Government Intervention (Continued) <ul><li>Two large contradictions </li></ul><ul><ul><li>Socializing the costs </li></ul></ul><ul><ul><ul><li>Governments have successfully managed the recurring debt deflations largely by shifting the bad debts from private holders to the public. P236 </li></ul></ul></ul><ul><ul><li>Finance capital has captured greater power </li></ul></ul><ul><ul><ul><li>The finance system now has the ability to turn around and punish governments. The steady weakening of government authority, alongside its rising debts, suggests an abnormal arrangement that is not sustainable. p237 </li></ul></ul></ul>
Damage to Value of Money <ul><li>Liberated finance created uncertainty and volatility among major currencies </li></ul><ul><ul><li>5-10% monthly fluctuation in exchange between dollar and mark </li></ul></ul><ul><ul><li>Decline of dollar against yen </li></ul></ul><ul><li>Currency troubles spawned globalization of industry </li></ul><ul><ul><li>“ Firms were literally driven offshore by the competitive disadvantage induced by their home currency.” p 250 </li></ul></ul>
Floating Exchange Rate Trouble <ul><li>“ Since the early 1970s, long-term growth in the major industrial countries has been cut in half, from about 5% a year to about 2.5% a year. Although many factors have contributed to this decline in different countries at different times, low growth has been an international problem, and the loss of exchange rate discipline has played a part.” p 250 </li></ul>
Results of Liberated Finance and Expanded Trade <ul><li>G-7 unemployment rose from 2-3% </li></ul><ul><ul><li>Averaged 8% in OECD countries in 1994 </li></ul></ul><ul><li>Capital investment declined </li></ul><ul><ul><li>Fell from 24% to below 20% of GDP </li></ul></ul><ul><li>At the heart of the problem was the battle between market players and government monetary policy </li></ul>
The Monetary Policy Saga <ul><li>Fed anti-inflation policy appreciated dollar and increased U.S. offshore production, trade deficits </li></ul><ul><li>But, 1985 Plaza Accord began yen appreciation and Japanese kudoka </li></ul><ul><li>Japanese policy in 1990s continued to hurt exports </li></ul>
Major Crisis Averted? <ul><li>In 1995, Fed, Bundesbank, and Bank of Japan campaigned to weaken yen against dollar </li></ul><ul><li>Governments worried about banking crisis with general deflation </li></ul><ul><li>Another example of governments struggling to control currency gyrations </li></ul>
The Winners…and Losers <ul><li>Instability aided countries that added market share and factories, along with currency traders </li></ul><ul><li>Victimized by currency fluctuations were workers, companies, and economies of the U.S. and Japan---as well as anyone who has to adjust to the currencies p 254 </li></ul>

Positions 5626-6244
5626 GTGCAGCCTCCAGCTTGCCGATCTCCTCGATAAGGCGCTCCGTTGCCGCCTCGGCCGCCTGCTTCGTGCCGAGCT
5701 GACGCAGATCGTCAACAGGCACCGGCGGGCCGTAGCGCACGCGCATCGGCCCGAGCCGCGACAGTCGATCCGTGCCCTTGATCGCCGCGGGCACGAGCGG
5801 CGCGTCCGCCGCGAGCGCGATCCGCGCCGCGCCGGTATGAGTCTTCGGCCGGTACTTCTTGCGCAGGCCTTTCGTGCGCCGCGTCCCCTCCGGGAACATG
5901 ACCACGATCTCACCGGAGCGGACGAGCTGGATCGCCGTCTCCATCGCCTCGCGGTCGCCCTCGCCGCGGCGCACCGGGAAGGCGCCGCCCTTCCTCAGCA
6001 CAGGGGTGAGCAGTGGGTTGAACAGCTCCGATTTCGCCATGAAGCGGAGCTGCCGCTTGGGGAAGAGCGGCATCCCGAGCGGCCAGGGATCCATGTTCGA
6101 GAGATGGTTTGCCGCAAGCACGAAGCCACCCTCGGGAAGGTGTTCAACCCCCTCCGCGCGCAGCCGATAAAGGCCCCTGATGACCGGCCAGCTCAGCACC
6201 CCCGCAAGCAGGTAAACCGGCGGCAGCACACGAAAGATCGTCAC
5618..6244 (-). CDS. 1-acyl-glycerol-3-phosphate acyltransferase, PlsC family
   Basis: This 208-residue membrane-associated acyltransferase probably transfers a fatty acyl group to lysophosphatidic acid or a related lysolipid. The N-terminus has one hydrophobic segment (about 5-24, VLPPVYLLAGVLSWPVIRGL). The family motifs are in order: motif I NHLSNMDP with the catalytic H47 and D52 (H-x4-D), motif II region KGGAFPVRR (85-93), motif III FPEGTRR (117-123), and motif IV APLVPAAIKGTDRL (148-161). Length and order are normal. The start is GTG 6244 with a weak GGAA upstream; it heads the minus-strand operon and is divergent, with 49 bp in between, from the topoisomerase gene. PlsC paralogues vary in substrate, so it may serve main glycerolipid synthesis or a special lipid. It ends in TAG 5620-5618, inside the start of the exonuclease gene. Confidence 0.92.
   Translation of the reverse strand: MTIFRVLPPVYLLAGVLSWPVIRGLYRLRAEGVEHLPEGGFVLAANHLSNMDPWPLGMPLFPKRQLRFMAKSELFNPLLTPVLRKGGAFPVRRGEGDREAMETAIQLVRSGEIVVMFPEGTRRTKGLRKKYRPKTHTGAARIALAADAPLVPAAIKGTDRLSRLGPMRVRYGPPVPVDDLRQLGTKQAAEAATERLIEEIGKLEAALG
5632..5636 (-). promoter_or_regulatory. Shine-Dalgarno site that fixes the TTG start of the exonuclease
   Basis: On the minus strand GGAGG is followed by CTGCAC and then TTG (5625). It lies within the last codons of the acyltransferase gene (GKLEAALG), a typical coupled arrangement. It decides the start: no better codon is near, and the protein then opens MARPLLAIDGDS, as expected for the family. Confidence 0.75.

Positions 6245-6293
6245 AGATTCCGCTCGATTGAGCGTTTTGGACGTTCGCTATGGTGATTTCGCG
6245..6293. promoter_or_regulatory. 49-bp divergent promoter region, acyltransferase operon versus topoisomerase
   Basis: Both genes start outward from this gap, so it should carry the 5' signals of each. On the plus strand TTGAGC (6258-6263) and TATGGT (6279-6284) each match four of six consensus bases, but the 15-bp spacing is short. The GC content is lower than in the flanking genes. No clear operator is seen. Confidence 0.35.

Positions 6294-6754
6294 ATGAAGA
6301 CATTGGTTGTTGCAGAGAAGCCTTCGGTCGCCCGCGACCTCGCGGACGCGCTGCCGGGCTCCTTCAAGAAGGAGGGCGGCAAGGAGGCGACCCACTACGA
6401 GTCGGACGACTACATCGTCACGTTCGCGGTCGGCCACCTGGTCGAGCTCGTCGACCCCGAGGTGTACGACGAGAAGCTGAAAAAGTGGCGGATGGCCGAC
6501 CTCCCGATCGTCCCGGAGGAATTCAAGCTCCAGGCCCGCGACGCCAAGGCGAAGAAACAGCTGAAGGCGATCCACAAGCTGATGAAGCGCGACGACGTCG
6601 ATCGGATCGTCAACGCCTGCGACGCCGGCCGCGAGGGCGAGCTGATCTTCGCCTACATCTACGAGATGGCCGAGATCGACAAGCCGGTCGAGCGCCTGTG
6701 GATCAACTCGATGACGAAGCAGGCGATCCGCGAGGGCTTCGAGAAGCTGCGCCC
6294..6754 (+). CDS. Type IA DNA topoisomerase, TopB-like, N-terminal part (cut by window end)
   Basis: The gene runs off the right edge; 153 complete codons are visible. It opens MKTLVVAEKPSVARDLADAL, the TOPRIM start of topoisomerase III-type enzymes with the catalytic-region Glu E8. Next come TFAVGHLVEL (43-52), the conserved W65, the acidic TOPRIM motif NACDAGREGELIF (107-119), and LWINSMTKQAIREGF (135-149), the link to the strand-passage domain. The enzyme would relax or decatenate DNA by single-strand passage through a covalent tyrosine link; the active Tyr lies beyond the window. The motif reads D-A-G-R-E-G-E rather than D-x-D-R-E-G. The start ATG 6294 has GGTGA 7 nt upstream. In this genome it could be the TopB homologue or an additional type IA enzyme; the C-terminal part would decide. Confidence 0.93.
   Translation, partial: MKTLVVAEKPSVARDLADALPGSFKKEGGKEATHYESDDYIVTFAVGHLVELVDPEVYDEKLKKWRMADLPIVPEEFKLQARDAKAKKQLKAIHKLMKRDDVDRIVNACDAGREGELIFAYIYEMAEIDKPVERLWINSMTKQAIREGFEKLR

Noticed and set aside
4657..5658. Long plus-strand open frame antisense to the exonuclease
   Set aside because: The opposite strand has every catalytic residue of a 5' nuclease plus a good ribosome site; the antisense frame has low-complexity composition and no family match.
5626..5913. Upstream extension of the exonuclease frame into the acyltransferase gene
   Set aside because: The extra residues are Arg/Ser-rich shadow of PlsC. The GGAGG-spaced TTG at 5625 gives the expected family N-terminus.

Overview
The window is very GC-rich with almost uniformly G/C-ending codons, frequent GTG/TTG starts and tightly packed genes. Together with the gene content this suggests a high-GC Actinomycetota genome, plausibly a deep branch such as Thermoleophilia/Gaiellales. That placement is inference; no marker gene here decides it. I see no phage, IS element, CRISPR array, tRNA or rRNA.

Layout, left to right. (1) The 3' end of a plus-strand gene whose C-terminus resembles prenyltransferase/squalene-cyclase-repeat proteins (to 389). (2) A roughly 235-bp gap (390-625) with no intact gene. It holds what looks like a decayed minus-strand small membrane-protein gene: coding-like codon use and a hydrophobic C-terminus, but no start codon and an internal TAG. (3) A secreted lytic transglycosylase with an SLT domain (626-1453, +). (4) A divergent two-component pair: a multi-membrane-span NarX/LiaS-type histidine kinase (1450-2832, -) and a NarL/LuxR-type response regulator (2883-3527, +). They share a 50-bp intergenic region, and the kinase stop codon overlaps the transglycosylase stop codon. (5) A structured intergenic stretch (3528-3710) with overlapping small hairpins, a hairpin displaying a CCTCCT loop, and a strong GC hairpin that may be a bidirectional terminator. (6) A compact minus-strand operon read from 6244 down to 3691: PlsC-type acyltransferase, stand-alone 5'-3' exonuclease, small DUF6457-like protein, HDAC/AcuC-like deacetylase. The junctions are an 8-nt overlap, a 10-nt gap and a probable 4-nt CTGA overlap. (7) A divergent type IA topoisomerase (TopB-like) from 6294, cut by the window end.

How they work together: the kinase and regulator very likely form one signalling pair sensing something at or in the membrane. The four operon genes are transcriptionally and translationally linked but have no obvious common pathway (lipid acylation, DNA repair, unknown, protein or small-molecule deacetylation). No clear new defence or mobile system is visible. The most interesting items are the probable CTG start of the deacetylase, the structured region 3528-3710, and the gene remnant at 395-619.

Putting Humpty Dumpty Back Together Again <ul><li>Analogy for reconstructing a stable currency system </li></ul><ul><ul><li>Weak political leaders and parties </li></ul></ul><ul><li>Bretton Woods Commission Report </li></ul><ul><ul><li>Proposed a new system to stabilize money </li></ul></ul><ul><ul><li>Only worked if the U.S. dollar was dependable </li></ul></ul><ul><ul><li>Since 1971, the dollar has had four major devaluations. </li></ul></ul>
Major Cause of Devaluation <ul><li>Great shift of wealth from the older economies to developing nations </li></ul>“ The richer one gets, the greater one’s stake in maintaining stable money.” p. 256
Political Power <ul><li>Who should have political power over the globalized financial system? </li></ul><ul><ul><li>Government Vs. Private Market </li></ul></ul><ul><li>If the government yields, marketplace produces greater stability. </li></ul><ul><ul><li>Farfetched claim </li></ul></ul><ul><li>Bretton Wood Commission </li></ul><ul><ul><li>Government will keep responsibility. </li></ul></ul>
<ul><li>“National governance and broader social priorities could be swiftly reasserted over capital and its movements in the old-fashioned way: by taxing it.” p. 257 </li></ul>
Tax It! <ul><li>If global disintegration is under way, then governments must find the courage to intervene before it’s too late – George Soros </li></ul><ul><li>Impose a slight transactions tax on all cross-border flows of capital in order to increase stability in many values – Yale Economist, James Tobin </li></ul><ul><ul><li>Not likely due to the weakness of political leaders </li></ul></ul>
Notes <ul><li>Manias, Panics, and Crashes </li></ul><ul><li>The Great Crash </li></ul><ul><li>Money: Whence It Came </li></ul><ul><li>McKinsey Study </li></ul><ul><li>Robert Dugger </li></ul><ul><li>Financial Times </li></ul><ul><li>Global Asset Location </li></ul><ul><li>Bretton Woods </li></ul><ul><li>Times </li></ul><ul><li>George Soros </li></ul><ul><li>The Alchemy of Finance </li></ul><ul><li>International Economy </li></ul><ul><li>Wall Street Journal </li></ul><ul><li>International Herald Tribune </li></ul><ul><li>Economic Strategy Institute </li></ul><ul><li>The New York Times </li></ul><ul><li>The Economist </li></ul>